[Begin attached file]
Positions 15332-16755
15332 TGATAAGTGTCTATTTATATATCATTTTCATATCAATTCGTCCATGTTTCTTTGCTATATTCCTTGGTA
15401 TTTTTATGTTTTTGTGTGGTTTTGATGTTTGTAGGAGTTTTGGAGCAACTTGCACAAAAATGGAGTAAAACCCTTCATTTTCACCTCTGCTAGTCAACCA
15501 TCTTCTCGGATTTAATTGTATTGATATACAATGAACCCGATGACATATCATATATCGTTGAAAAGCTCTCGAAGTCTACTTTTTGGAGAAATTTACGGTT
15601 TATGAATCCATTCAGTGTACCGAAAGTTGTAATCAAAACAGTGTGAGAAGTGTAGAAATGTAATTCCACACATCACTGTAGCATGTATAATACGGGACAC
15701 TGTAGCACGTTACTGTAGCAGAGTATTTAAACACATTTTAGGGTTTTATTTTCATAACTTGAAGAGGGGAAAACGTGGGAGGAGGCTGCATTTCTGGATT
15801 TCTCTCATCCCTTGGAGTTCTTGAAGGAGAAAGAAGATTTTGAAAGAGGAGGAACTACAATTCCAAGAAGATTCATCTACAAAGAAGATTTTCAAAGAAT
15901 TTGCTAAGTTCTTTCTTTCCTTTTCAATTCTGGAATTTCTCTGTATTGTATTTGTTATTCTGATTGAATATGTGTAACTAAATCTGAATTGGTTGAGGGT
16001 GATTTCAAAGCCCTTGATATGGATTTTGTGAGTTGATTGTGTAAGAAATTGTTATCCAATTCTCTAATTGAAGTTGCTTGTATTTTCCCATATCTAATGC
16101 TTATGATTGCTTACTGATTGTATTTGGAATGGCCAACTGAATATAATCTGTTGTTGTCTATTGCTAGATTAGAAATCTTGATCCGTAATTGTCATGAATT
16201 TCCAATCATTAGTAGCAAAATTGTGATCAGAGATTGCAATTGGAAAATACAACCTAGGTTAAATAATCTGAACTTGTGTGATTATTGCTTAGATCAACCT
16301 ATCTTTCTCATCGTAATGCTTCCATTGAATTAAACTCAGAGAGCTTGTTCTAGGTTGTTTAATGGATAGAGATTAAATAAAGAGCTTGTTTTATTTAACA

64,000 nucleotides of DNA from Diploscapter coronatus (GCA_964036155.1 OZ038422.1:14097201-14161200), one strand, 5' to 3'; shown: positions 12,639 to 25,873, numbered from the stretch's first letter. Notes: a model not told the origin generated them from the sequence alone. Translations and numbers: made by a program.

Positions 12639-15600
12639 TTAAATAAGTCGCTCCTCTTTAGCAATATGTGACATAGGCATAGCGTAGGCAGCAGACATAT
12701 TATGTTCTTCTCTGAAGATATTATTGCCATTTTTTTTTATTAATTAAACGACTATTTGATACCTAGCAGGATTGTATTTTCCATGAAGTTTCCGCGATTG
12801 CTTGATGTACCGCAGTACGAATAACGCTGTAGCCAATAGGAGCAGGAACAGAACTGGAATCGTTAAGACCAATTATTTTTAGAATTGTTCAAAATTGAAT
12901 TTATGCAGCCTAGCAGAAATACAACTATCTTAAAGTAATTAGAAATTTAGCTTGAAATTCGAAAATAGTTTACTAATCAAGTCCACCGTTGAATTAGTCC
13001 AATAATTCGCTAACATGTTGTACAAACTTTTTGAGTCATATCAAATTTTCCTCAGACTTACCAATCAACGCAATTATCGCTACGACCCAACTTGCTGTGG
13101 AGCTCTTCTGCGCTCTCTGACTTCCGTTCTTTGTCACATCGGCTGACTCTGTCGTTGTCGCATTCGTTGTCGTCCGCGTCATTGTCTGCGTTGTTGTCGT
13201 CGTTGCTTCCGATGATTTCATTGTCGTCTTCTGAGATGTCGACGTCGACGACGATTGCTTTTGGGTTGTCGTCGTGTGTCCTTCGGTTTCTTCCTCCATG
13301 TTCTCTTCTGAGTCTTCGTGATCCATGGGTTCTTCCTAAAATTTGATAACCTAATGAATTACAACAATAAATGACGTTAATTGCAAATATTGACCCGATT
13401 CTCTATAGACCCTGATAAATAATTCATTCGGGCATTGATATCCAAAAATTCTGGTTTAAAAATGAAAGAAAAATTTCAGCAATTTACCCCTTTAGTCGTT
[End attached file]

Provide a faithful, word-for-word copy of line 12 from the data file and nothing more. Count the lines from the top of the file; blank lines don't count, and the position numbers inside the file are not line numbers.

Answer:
16301 ATCTTTCTCATCGTAATGCTTCCATTGAATTAAACTCAGAGAGCTTGTTCTAGGTTGTTTAATGGATAGAGATTAAATAAAGAGCTTGTTTTATTTAACA